Dr. Anthony Fauci, the U.S. government's top expert on COVID-19, was privately urged by former CDC Director Dr. Robert Redfield to vigorously investigate both the lab-leak and natural origins theories of virus in early 2020, only to then exclude Redfield from discussions with world-renowned virologists and wage a PR campaign denouncing the lab-leak theory as a conspiracy theory, according to an investigative report.
The explosive report from Vanity Fair reveals new details of how Fauci and former National Institutes of Health Director Dr. Francis Collins strongly pushed back against scientists who raised legitimate questions about the origins of the virus — questions that could implicate the NIH's financial support for the non-governmental group EcoHealth Alliance and risky bat virus research in China.
By analyzing more than 100,000 internal EcoHealth documents, interviewing five former staff members, and speaking with 33 other sources, Vanity Fair's Katherine Eban uncovered how EcoHealth Alliance operated in a world of "murky grant agreements, flimsy oversight, and the pursuit of government funds for scientific advancement, in part by pitching research of steeply escalating risk."
Her report delves deep inside EcoHealth Alliance, showing how the group's president, Peter Daszak, spent years wooing Fauci — at times literally at D.C. cocktail parties — to win federal support for gain-of-function studies at the Wuhan Institute of Virology, the Chinese lab central to the lab-leak hypothesis of COVID-19's origins. Fauci, in turn, worked with Daszak, Collins, and other top virologists to lead a well-documented campaign discrediting the lab-leak theory, all the while never being completely transparent about their potential conflicts of interest should the theory prove true.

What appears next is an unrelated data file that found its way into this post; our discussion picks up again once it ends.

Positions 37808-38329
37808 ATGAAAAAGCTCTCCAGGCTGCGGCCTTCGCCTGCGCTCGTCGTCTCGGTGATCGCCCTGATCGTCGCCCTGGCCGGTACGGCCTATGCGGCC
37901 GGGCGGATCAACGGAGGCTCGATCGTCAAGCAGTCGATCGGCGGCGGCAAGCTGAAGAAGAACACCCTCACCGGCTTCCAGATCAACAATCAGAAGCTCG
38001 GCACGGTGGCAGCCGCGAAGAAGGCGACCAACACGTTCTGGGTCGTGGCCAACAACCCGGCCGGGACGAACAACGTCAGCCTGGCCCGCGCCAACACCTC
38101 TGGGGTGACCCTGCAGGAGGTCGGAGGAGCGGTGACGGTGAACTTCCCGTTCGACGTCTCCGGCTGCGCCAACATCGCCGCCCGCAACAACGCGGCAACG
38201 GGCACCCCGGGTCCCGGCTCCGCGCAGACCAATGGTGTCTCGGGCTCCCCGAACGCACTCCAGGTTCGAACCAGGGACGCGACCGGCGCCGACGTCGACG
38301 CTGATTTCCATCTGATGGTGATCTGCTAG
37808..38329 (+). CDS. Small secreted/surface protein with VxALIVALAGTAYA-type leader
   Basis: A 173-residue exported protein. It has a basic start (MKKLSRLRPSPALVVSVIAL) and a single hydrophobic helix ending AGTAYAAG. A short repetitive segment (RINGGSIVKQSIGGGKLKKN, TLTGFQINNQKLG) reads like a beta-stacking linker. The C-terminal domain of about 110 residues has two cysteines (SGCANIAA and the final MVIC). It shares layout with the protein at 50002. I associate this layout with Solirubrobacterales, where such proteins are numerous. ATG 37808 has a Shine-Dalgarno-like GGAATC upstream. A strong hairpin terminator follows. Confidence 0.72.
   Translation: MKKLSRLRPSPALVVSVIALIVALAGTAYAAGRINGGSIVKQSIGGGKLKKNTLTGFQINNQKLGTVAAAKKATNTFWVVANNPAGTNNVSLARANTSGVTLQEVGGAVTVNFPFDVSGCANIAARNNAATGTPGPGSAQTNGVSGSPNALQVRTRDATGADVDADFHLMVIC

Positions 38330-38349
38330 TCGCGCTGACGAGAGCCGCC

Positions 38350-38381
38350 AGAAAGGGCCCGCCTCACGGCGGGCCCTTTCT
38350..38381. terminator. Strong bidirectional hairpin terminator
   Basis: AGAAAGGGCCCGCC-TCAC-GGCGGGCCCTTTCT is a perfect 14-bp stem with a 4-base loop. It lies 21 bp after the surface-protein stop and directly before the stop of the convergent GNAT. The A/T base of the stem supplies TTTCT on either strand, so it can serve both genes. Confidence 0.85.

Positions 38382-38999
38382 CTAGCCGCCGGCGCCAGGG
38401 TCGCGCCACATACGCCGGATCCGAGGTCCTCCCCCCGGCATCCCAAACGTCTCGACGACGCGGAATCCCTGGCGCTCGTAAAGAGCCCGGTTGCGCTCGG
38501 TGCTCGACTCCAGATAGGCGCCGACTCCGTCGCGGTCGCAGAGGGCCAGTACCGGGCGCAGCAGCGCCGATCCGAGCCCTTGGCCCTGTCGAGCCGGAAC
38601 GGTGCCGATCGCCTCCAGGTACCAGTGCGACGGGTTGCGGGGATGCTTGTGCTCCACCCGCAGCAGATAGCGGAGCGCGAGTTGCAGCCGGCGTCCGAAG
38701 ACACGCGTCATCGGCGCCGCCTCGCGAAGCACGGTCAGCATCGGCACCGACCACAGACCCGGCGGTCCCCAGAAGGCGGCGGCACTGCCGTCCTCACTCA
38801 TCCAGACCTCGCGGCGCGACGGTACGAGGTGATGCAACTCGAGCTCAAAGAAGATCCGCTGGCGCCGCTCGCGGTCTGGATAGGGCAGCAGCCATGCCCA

Under Fauci's tenure at NIAID, EcoHealth Alliance received a $3.7 million federal grant in 2014 to study the potential for a deadly new coronavirus to emerge from wild bats in China. The group partnered with the Wuhan Institute of Virology, sub-awarding the lab $600,000 in federal funds, to collect virus samples from bats and analyze them.
In early 2020, the deadly COVID-19 pandemic would be traced back to a seafood market in Wuhan, China, near where the lab is located. Early analysis suggested that the SARS-CoV-2 virus was 96.2% similar to a previously discovered bat coronavirus, which led many scientists to believe the most likely origin for COVID-19 was that it hopped from bats to humans, possibly through an intermediary animal. However, an animal host for SARS-CoV-2 was never discovered. And unique features of the virus led some of the world's top virologists, including those associated with Fauci, to raise the possibility that it was laboratory-engineered.
The fundamental questions concerning COVID-19 are whether EcoHealth Alliance paid for gain-of-function research at the Wuhan lab — experiments that make viruses deadlier and more infectious to humans — and whether Chinese scientists, either with federal funding from EcoHealth Alliance or on their own, engineered the SARS-CoV-2 virus before it somehow escaped the laboratory and caused a global pandemic, killing more than six million people.
After the pandemic began, U.S. Centers for Disease Control and Prevention Director Dr. Robert Redfield asked those questions.